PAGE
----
Counter to a Standing Rear Choke - Marine Corps Martial Arts Technique
This page examines techniques that are used to counter a standing rear choke in the Marine Corps martial arts program. Overall, this section focuses on tan belt techniques used by the Marine Corps martial arts program. Information from Public Domain Document, MCRP 3-02B, Marine Corps Martial Arts Program (MCMAP).
For more Marine Corps techniques, please visit the main Marine Corps Martial Arts Program section.
Counters to Chokes and Holds
If executed properly, the counter to the rear choke, the counter to the rear bear hug, and the counter to the rear headlock can render your aggressor unconscious quickly. If a choke is improperly executed it often results in a hold. A hold allows the aggressor control and removes the ability for an attack. It is important that Marines be able to extract themselves from chokes and holds so that they can counterattack and regain the tactical advantage.
There are two principal actions that should be taken to counter any choke—clear the airway and tuck the chin:
- Clear the Airway. A choke can cause unconsciousness in 8 to 13 seconds. Therefore, the first movement in any counter to a choke is to clear your airway so you can breathe. Distracters can be used before or after you have attempted to clear the airway. These techniques include groin strikes, the eye gouge, and foot stomps. Softening techniques are used to loosen an aggressor’s hold.
- Tuck the Chin. Once your airway is clear, tuck your chin to prevent the aggressor from re-applying the choke.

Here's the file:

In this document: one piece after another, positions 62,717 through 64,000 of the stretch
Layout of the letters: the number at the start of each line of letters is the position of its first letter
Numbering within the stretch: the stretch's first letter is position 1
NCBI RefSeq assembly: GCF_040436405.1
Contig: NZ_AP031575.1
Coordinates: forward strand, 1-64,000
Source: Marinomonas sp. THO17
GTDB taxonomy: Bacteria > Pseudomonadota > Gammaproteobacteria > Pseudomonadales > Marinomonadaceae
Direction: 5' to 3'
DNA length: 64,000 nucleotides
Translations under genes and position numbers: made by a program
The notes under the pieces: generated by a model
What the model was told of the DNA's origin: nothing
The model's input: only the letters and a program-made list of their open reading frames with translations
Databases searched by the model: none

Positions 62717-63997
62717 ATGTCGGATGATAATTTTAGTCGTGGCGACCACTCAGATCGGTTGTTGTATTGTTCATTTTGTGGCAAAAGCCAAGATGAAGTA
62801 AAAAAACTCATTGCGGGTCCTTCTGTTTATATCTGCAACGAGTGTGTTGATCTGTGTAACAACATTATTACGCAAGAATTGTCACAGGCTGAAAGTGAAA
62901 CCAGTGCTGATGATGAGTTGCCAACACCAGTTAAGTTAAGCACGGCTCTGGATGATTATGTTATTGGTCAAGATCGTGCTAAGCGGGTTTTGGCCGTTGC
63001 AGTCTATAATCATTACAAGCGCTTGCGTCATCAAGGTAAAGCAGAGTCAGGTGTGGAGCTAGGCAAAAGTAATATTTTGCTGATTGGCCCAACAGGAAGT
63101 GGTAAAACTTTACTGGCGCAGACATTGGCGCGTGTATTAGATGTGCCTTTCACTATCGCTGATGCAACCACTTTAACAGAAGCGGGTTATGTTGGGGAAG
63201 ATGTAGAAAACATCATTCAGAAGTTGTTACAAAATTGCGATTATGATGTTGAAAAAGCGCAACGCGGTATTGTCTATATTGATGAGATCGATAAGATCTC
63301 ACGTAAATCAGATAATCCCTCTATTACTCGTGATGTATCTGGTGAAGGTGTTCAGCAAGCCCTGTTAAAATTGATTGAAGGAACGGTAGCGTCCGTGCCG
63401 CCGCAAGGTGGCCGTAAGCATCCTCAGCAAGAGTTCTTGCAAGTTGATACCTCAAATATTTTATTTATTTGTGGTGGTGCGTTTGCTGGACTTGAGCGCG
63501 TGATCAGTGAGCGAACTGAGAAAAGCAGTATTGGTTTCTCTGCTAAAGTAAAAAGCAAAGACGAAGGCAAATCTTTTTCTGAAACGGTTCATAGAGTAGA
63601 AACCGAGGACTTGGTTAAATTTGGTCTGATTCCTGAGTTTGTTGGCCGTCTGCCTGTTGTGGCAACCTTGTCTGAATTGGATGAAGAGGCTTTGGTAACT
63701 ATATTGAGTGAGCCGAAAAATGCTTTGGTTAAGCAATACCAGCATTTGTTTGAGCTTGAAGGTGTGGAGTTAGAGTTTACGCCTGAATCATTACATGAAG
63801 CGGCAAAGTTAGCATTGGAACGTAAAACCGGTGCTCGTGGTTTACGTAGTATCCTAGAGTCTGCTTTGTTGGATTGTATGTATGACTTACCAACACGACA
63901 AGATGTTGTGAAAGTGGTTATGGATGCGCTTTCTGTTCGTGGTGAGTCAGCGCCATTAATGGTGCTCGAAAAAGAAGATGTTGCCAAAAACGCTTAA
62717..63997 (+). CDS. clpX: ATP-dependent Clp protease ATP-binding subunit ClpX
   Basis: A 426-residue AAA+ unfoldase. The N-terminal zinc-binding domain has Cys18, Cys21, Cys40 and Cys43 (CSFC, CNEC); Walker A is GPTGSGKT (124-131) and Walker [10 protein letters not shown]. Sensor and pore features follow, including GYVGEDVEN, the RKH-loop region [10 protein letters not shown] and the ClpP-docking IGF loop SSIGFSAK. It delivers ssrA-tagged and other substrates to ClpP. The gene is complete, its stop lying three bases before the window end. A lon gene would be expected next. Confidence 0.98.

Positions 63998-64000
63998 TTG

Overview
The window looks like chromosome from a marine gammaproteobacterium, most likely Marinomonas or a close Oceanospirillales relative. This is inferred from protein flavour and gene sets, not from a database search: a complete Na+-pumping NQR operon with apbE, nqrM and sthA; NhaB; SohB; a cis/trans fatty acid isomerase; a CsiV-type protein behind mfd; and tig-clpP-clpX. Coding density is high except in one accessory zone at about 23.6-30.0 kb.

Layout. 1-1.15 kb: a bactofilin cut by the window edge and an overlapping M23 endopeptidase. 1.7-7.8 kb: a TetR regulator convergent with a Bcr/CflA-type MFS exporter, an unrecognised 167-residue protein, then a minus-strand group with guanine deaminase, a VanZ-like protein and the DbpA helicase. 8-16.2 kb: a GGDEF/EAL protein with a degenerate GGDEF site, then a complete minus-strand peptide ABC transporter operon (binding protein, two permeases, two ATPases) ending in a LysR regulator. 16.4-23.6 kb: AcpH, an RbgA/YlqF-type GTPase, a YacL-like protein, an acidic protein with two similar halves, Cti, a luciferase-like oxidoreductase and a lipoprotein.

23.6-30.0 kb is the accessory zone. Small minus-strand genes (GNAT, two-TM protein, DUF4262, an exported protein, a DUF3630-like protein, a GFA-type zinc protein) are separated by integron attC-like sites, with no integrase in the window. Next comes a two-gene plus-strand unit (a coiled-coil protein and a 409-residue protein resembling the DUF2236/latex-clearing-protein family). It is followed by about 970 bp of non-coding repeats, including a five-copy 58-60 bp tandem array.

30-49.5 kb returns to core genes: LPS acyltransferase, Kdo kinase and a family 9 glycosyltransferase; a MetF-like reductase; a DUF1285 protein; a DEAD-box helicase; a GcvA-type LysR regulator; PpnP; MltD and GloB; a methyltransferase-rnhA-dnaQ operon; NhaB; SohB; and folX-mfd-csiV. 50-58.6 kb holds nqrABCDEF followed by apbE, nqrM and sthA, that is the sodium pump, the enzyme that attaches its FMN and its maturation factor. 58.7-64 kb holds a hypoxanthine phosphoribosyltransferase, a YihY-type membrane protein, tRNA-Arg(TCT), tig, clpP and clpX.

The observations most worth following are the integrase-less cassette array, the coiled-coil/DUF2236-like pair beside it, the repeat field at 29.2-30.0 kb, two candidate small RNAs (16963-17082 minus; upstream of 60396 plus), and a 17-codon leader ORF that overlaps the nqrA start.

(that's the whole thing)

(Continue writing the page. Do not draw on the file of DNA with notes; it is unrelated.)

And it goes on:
Counter to the Rear Choke
The counter to a rear choke is used when the aggressor approaches from the rear and puts his right arm around your throat.
~ With both hands grab the aggressor’s wrist and his forearm at the radial nerve, pull down just enough to clear your airway. Once the airway is clear, tuck your chin to protect your airway and to prevent the aggressor from re-applying the choke. At the same time, drop your body weight down, stepping out with your right leg. This places you more to the aggressor’s right side and also makes space for your left foot to step through.
~ With your left foot, step behind the aggressor’s right leg keeping both of your legs bent making contact on your aggressor with your left hip placing yourself in almost a squatting position.
~ It is important to keep your legs bent because this places your hips lower than your aggressor’s hips so that you can easily off balance him. Bend your legs to the point that you can still maintain your own balance. Your legs need to be in a squatting position with enough balance to maintain control.
~ At the same time, turn forcefully to the left, strike and drive your left elbow into the aggressor’s torso while rotating your hips and pivoting to your left. The aggressor should fall to his back or side, causing him to lose his grip.
~ Rapidly return to the basic warrior stance, ready for any follow-on techniques.See figure 2-41.
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- Information from Public Domain Document, MCRP 3-02B, Marine Corps Martial Arts Program (MCMAP), http://www.marines.mil/News/Publications/ELECTRONICLIBRARY.aspx, Added - 04/20/15
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